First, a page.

Making an Impact Along the Texas-Mexico Border
“Courts and Ports” program ensures fairness, justice for asylum seekers
This summer, the humanitarian immigration crisis specifically along the Texas-Mexico border dominated the headlines. Although President Trump has signed an executive order rescinding the family separation policy and the news crawl has moved on to other topics, there is still great concern among many about the long-term well-being of the children who were apart from their parents and the tremendous challenges faced by future families who will come to our borders seeking asylum.
Whatever one’s political persuasion, images and stories of people from around the world who feel compelled to sojourn to lands not their own have stirred our hearts, moved us to pray and for many United Methodists in North Texas begged the questions: What more can I do? What difference could we make?
Texas Impact – a statewide grassroots network that advocates for freedom, justice and economic opportunity for all people in ways that are consistent with the values of mainstream faith communities like The United Methodist Church – has been taking the lead on answering these questions.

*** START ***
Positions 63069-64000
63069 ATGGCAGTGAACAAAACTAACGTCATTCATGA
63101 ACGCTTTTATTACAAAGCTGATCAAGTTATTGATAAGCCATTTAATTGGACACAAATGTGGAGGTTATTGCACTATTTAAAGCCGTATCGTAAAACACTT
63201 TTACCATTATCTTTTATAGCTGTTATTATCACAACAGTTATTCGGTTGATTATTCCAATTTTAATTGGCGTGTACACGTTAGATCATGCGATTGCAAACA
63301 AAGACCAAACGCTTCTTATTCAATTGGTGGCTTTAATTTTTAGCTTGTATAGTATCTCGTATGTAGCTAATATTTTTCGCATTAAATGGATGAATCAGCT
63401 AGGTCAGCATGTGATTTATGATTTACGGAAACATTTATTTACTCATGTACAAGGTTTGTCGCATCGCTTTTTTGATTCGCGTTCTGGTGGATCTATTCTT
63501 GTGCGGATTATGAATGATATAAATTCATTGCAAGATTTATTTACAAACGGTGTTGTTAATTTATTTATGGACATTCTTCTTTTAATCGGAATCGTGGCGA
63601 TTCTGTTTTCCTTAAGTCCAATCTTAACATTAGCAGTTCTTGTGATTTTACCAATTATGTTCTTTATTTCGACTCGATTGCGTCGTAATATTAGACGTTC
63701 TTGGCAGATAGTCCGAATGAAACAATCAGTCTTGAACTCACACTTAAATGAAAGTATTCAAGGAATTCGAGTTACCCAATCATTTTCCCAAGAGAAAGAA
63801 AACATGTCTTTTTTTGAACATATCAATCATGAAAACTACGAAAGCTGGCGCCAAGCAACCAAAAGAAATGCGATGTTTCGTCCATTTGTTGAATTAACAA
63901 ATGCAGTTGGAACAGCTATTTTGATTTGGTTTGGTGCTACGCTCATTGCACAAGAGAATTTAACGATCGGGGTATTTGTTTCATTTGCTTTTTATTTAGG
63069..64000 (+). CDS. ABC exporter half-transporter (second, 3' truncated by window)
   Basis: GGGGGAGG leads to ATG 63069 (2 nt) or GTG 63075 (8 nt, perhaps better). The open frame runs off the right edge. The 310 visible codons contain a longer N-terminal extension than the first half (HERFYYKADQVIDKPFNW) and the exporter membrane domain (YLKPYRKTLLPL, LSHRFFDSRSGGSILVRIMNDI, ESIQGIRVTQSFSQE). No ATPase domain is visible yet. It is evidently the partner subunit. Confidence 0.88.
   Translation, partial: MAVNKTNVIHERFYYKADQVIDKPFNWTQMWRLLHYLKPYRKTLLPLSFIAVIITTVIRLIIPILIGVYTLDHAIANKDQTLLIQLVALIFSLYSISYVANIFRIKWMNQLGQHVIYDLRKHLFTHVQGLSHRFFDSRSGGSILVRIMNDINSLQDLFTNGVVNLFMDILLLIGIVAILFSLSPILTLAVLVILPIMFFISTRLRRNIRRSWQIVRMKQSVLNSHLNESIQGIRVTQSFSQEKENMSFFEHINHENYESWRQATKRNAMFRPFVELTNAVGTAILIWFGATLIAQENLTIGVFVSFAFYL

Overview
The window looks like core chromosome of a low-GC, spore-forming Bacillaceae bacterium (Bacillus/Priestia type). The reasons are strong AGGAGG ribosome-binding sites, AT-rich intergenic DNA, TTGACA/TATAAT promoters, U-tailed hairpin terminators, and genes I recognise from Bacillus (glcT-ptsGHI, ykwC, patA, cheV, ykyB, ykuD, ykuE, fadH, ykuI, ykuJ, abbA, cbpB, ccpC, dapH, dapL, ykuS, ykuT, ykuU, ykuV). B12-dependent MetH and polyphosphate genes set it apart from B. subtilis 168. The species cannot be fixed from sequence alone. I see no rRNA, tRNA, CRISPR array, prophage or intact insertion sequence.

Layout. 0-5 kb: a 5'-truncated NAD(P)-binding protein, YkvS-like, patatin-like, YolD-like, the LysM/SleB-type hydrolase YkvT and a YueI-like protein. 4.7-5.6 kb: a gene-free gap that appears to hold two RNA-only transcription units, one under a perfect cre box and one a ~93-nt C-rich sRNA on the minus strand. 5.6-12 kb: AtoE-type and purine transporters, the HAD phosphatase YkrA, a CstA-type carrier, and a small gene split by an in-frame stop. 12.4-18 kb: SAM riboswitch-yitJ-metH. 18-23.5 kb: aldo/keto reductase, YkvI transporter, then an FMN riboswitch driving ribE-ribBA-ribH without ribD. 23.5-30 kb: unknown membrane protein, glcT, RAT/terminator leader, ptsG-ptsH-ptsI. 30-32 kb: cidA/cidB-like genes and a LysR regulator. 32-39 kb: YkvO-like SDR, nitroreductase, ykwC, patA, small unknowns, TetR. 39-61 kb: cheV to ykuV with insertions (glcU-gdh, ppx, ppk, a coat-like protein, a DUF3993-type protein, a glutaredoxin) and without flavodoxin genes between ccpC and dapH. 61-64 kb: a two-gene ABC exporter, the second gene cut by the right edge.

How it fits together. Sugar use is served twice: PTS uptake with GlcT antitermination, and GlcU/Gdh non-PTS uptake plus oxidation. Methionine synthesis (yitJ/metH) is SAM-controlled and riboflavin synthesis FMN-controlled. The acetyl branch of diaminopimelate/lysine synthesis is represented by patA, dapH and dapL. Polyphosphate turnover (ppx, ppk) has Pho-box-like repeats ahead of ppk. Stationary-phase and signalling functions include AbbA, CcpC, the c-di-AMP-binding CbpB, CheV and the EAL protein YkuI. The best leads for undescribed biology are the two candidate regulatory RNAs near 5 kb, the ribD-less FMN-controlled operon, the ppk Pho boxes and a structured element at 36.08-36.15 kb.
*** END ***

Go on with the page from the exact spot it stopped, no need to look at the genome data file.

Through a partnership with groups such as the ACLU of Texas, United Methodist Women, the United Methodist General Commission on Religion and Race, Presbyterian Disaster Response and the North Texas Conference’s Center for Missional Outreach, it has developed a program to train, deploy and debrief people of faith as court monitors in federal undocumented entry trials in South Texas. The program is called “Courts and Ports” and is a way for United Methodists from North Texas to play a meaningful role in ensuring that people seeking asylum are treated fairly and justly.
On a three-day Court and Ports trip, in addition to serving as a court monitor, trip participants have the opportunity to make an educational excursion to a border bridge and to serve at La Posada Providencia, a United Methodist-affiliated respite center outside San Benito, Texas, that cares for refugees and asylum-seekers. We hope that both of these experiences will put a human face on the immigration situation at our southern border as well as give participants the opportunity to be a witness to God’s boundless and borderless love for all people.
In September, two small teams of North Texas pastors and laity will be headed to the border to pilot the Courts and Ports program. Soon after, the CMO plans to develop a turnkey approach for NTC churches to send their own teams to make a difference and do this important work of both charity and justice. Watch for a story in next month’s CMO newsletter about our pilot trips.
For more information about how your church might a be part of Court and Ports, email Rev. Andy Lewis, director of the CMO.
Published: Thursday, September 13, 2018